Situating the Lost City of Ani

Leibniz Institute for the History and Culture of Eastern Europe (GWZO), Leipzig; Free University, Berlin
Fand statt
In Präsenz
Vom - Bis
07.12.2023 - 08.12.2023
Marianna Manasyan, Armenian Studies, Pázmány Péter Catholic University, Budapest; Lilit Mnatsakanyan, Entanglement and Globalization, Leibniz Institute for the History and Culture of Eastern Europe (GWZO), Leipzig

What is the lost city of Ani? How is it imagined? How is it remembered? A two-day workshop at the Free University in Berlin explored these questions and went beyond. Speakers across four sessions presented their studies that explored the different representations of Ani, the medieval Armenian capital now in ruins, as well as the heritage and affective dimensions generated by Ani as a lost city. The workshop aimed to show how a lost city - in our case Ani in Turkey - can be productively engaged through various theoretical frameworks and methodological approaches.

The opening workshop of the “Lost-but-found: Armenian Capital Ani at the Contested Crossroads” research project launched with opening statements by Elke Hartmann, and Bálint Kovács. The principial investigators introduced the concept of the project around Ani and its significance in Armenian Studies and in the broader framework of Ottoman/Turkish Studies. The 3-year research project financed through the "Lost Cities" Funding Programme of the Gerda Henkel Foundation and hosted by the the Leibniz Institute for the History and Culture of Eastern Europe (GWZO, Leipzig) and Institute for Ottoman Studies and Turcology, Free University (Berlin). The post-doc fellows of the project, Karen Jallatyan and Konrad Siekierski offered introductory remarks on the project characterized by its interdisciplinary and multidirectional approach spanning medieval, early modern, and contemporary periods, focusing on the heritage and affective dimensions of the culture generated through Ani. They emphasized the significance of members' interconnection, facilitating idea exchange and publication. The overarching project, striving beyond Ani, hopes to encompass broader issues concerning lost Armenian cities, incorporating Jerusalem and lost Armenian Soviet spaces such as Nakhichevan.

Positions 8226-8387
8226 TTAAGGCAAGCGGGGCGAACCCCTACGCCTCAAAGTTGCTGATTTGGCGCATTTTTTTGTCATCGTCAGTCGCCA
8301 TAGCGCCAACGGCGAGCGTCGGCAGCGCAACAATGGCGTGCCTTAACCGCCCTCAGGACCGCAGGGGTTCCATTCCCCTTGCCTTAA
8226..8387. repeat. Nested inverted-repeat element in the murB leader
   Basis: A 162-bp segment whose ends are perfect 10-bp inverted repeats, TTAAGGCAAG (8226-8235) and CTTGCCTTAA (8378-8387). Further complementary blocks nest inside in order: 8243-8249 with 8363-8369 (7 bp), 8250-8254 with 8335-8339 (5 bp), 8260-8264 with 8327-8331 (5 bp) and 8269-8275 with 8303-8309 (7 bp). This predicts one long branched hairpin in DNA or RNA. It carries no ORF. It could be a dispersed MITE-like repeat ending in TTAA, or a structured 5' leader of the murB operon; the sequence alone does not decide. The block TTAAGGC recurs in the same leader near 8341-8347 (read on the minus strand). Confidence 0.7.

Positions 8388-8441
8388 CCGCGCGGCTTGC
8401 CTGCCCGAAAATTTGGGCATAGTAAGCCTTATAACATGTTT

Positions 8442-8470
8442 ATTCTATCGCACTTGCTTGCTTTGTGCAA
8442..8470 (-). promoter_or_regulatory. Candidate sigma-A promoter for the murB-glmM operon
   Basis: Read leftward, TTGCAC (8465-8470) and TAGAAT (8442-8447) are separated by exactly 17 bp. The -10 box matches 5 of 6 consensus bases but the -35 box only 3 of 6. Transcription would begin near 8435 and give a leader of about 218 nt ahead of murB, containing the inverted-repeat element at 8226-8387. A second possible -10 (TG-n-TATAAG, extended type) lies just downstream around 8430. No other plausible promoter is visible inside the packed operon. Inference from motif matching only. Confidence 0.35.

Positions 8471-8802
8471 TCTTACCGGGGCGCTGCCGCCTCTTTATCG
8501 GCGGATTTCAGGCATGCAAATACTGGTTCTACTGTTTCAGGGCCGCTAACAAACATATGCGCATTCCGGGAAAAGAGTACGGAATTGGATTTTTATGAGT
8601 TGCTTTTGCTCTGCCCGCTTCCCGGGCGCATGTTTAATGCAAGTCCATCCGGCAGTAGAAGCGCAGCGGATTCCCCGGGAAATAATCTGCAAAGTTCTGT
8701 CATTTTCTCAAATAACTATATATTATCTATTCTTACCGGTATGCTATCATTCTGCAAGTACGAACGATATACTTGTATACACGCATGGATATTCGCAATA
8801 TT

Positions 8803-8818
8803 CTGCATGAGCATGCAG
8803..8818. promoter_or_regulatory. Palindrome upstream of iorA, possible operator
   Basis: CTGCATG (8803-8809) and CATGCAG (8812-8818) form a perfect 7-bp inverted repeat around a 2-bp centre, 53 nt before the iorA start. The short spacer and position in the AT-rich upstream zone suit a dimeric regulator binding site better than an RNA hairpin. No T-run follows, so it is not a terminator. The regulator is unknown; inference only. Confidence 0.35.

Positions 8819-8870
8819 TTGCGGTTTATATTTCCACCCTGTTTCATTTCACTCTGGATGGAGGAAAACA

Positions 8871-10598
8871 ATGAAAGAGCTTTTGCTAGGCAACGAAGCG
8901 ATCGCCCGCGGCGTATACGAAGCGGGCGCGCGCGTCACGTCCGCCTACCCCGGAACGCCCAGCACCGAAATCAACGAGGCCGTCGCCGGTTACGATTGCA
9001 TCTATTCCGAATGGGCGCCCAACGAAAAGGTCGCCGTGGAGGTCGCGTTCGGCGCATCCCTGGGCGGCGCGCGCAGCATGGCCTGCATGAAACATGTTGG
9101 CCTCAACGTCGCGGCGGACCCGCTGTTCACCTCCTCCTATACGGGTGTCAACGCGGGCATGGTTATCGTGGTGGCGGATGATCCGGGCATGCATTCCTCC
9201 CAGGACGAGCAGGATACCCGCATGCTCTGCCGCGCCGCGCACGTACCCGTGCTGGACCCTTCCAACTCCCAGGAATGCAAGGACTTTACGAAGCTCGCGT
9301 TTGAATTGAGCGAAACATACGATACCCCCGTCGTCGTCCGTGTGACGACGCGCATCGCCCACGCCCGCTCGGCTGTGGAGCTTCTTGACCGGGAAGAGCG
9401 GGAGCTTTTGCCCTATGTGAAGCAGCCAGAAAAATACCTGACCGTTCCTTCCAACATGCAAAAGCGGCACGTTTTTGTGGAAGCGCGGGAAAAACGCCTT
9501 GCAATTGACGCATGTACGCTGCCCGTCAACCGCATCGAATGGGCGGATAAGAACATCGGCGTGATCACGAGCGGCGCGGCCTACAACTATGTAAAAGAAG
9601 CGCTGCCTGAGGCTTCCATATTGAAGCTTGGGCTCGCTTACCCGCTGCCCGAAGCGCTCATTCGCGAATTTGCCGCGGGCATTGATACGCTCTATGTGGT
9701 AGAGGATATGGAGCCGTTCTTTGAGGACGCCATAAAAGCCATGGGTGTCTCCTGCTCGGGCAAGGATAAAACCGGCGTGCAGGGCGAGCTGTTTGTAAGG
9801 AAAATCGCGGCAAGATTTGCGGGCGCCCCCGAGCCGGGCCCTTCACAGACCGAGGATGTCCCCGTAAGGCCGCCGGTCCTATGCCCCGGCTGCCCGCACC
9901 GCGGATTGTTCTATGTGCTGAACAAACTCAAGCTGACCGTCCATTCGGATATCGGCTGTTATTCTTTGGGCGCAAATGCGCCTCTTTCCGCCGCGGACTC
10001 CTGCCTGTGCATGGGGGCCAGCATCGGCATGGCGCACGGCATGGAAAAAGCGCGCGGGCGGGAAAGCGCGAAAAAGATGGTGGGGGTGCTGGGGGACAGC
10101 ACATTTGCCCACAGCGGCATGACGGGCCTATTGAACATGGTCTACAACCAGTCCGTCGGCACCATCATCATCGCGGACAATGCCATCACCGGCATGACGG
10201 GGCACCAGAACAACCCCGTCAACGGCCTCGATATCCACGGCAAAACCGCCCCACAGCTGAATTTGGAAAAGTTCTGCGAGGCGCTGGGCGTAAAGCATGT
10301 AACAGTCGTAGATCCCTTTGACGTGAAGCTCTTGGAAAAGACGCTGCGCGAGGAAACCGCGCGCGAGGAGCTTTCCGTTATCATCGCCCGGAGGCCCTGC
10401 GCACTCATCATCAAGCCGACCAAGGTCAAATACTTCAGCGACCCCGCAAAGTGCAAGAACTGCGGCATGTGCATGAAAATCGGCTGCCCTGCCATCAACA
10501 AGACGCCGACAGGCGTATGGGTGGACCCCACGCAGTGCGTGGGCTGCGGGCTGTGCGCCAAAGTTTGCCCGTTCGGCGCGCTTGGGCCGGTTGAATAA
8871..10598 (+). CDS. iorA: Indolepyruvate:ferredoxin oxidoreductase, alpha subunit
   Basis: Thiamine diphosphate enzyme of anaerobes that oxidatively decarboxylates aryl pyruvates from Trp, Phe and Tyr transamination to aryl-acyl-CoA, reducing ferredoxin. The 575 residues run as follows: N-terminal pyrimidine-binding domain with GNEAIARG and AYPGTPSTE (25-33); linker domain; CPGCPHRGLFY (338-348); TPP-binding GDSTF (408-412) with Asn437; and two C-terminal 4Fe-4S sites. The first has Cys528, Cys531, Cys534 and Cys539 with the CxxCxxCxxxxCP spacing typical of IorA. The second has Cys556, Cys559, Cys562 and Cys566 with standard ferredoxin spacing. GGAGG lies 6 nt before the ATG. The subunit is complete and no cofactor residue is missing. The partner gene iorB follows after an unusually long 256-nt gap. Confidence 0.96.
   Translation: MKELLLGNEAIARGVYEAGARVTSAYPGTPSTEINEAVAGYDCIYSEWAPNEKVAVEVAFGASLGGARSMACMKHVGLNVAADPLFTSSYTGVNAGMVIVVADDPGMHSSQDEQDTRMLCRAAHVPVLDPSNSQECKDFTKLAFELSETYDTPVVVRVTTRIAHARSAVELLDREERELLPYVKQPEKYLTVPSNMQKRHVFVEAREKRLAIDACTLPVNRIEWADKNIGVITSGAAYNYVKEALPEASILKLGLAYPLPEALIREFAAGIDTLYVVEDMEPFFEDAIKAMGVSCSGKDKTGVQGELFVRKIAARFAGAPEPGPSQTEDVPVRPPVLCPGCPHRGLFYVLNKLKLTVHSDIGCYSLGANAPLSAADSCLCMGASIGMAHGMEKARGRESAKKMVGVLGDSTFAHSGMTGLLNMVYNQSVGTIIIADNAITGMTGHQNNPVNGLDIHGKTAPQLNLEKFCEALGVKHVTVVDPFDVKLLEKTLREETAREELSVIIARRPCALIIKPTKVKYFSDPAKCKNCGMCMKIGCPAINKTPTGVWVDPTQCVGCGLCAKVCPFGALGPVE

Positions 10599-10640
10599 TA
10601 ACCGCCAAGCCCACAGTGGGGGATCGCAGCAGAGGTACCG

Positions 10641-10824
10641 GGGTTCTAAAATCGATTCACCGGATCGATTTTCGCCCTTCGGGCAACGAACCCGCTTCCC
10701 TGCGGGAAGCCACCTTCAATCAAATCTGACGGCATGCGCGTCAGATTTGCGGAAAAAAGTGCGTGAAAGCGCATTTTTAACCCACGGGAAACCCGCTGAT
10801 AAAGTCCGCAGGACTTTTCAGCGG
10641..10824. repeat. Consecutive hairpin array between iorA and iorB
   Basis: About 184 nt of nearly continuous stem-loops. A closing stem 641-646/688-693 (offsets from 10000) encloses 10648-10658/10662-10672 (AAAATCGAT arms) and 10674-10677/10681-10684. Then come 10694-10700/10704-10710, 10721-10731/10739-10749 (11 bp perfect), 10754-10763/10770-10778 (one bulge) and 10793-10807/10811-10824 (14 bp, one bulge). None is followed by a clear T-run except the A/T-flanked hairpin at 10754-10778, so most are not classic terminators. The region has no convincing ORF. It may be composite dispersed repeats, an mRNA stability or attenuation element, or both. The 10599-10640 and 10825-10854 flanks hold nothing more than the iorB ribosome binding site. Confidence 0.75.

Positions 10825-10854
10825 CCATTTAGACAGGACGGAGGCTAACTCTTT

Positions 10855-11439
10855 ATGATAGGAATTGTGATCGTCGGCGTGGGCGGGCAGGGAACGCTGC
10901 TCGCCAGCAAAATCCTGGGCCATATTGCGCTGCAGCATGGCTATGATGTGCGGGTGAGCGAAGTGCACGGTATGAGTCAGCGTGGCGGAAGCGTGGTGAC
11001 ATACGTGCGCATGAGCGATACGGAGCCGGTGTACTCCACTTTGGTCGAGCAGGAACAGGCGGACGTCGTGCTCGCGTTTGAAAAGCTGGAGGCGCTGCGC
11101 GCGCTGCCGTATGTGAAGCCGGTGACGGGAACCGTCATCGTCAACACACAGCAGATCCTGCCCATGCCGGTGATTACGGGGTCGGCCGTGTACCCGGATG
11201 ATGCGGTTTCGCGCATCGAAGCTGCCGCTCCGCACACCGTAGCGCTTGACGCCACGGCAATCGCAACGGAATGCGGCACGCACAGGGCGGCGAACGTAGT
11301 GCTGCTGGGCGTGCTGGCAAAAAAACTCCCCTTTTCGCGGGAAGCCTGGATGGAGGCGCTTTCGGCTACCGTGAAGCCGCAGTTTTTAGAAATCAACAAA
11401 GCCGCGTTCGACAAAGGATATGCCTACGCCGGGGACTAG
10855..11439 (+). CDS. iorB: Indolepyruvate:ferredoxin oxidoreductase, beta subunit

The first session chaired by POLINA IVANOVA (Giessen) delved into generations of loss across the cities of Ani and Van, both in Historic Armenia. It provided insights on Ani's diverse identities, its associations with other communities, its various forms of fascinations and its role as a lost Armenian capital. It also explored the enduring legacy of Armenian perceptions of the lost city of Van through the lens of ethnographers, examining constructions of collective memory and changing attitudes over time.

PETER COWE (Los Angeles) delivered the first keynote of the workshop by presenting on Ani’s multiple identities in times of growth and decline, drawing from medieval and early modern manuscript sources, addressing the city's association with other communities. This delved into Ani's link with trade and various ethnicities, particularly its integration into the Mediterranean trade network. The presentation emphasized the need for contextualizing global diasporic Armenian trade in the medieval period, positioning Ani as an integral part of this historical narrative, and demonstrating the interplay between homeland, state, and trade dynamics.